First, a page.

Essentially, dialectical materialism is a theory of natural and social evolution which holds that the world and universe are composed of material elements only, and are, in principle, knowable. Clearly, all life is in a state of flux, but such changes as occur are preconditioned by changes that have occurred in the past and will themselves condition changes in the future. Dialectical materialism, in other words, is the study of natural transformation; and since the human world of social relations is merely an element of total nature, it follows the same internal logic. This was Marx’s great innovation. Taking Hegel’s ‘idealistic’ theory of societal development – a theory in which conflicting ideas form the motor of human progress – he suggested that it was material conditions and social relations that drive society forward. Ideas reflect material conditions, not the other way around.

Since what happens in the past will affect the present and what happens in the present will affect the future, all phenomena – mental and physical – will contain trace elements of previous states and ‘clues’ as to their future ones – a fact that is as true for ideology as it is for water molecules in transition from one state to another. And since all ideological formulations depend on what they exclude or suppress, it falls to the radical dialectician to uncover the anomaly, the incongruous detail, that, when approached and analysed, begins to undermine the dominant belief system.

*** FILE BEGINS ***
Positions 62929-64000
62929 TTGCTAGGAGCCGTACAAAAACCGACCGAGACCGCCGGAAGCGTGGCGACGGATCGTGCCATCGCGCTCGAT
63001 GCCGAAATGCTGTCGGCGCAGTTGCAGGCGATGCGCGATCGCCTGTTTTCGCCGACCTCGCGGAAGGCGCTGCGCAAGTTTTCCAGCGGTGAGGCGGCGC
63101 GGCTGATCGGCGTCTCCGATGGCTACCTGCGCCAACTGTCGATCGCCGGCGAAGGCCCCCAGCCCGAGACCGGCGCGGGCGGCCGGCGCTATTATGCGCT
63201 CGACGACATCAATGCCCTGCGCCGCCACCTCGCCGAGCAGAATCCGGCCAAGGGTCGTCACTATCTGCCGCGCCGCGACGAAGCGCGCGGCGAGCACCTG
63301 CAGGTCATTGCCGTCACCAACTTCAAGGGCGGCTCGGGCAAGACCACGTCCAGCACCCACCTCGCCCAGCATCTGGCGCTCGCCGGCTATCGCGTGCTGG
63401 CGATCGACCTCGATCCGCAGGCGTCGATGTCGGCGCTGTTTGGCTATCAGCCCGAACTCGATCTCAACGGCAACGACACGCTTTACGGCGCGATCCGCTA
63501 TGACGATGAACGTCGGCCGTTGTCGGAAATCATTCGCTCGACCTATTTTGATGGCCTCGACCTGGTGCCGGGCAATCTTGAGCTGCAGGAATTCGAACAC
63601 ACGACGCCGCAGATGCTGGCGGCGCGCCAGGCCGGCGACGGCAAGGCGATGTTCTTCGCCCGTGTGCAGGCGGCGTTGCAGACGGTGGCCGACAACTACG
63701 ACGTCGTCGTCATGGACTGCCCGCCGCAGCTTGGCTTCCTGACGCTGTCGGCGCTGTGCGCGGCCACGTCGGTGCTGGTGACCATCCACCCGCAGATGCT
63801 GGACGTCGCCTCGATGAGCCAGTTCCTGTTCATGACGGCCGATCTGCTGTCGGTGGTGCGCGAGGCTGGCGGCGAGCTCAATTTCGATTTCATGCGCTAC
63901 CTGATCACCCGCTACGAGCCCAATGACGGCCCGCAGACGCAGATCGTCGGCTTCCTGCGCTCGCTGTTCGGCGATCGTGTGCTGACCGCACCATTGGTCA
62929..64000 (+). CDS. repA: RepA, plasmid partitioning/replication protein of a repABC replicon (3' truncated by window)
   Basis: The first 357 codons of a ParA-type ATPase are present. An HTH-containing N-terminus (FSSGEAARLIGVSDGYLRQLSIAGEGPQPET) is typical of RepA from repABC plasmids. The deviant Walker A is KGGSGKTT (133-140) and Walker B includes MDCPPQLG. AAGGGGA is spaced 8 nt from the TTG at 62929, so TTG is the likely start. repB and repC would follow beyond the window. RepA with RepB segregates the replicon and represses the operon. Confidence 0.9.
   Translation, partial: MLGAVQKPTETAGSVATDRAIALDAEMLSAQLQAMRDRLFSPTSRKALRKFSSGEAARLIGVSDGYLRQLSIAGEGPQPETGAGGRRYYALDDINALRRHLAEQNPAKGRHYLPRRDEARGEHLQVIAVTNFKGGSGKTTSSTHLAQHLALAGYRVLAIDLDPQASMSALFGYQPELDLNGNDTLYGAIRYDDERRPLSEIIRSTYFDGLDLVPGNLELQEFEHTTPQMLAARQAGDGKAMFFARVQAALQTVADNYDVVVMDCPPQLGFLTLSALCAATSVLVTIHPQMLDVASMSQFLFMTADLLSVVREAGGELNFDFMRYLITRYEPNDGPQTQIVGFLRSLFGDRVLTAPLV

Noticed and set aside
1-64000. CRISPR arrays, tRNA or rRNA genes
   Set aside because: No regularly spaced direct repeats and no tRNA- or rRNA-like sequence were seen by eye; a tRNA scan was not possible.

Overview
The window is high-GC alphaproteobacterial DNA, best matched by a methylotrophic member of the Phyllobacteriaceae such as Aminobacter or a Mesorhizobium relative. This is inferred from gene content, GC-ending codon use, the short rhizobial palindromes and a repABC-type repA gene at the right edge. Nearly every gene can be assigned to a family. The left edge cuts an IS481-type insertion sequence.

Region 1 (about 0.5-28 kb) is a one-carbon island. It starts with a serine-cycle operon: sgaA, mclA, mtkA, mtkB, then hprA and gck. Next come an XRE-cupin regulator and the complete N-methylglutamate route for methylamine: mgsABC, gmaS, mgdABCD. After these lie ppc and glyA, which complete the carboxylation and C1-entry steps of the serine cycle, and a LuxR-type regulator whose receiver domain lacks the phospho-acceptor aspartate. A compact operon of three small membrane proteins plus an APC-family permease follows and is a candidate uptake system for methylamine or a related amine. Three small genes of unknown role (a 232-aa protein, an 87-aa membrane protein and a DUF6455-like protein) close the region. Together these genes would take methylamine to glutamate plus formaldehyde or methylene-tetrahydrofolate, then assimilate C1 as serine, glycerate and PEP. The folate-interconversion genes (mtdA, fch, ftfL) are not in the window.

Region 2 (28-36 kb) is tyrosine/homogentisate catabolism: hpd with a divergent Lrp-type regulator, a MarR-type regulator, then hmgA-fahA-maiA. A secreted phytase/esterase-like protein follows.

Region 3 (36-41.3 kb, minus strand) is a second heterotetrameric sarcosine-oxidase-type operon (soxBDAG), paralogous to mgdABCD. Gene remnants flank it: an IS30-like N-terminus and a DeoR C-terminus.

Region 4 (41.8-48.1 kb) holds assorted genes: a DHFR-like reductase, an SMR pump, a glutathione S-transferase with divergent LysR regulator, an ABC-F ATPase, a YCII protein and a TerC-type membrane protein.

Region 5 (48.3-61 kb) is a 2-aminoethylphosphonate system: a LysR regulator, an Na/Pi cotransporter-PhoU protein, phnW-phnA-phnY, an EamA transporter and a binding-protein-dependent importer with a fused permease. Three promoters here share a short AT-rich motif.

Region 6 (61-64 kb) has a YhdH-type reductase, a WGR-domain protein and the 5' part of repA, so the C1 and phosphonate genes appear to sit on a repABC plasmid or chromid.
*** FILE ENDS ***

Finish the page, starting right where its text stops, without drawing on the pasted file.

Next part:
All of this would seem very crude to Žižek, whose notion of ‘absolute recoil’ entails a twist on the (already twisty) concept of dialectical materialism, one that reads a highly individualised version of Hegel back into Marx. But his general point can be simply stated. It is that twentieth-century communism was bound to end in catastrophe because it was a fantasy generated by capitalism itself, a ‘utopian’ version of what is wrong with it. The solution, for Žižek, is not to reject communism, but to repeat the revolution – endlessly.

And it is here, comrades, that we run in to trouble. For it isn’t enough for Žižek to note that since the problems we face can be usefully defined as problems facing ‘the commons’ (humanity), a social, or ‘communal’, solution will be needed. He has to lard his analysis with a lot of titillating piffle about the need for a ‘Master’ figure able to ‘actualise’ the potential ‘immanent’ to our current historical situation, as well as a lot of casuistic stuff about the nature and uses of violence and terror. As with Žižek’s previous books, one is left with the image, not of coffee without cream, but of a lot of broken eggs without an omelette.

Žižek can be a great philosopher, and in a world where the absence of a viable alternative to capitalism is keenly felt he can even be a necessary one. But when he writes that communism is the ‘only horizon’ from which to analyse the world today, he should be very clear what he means, and also what he doesn’t mean. In short, the clowning has to stop.

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First published in The Weekend Australian.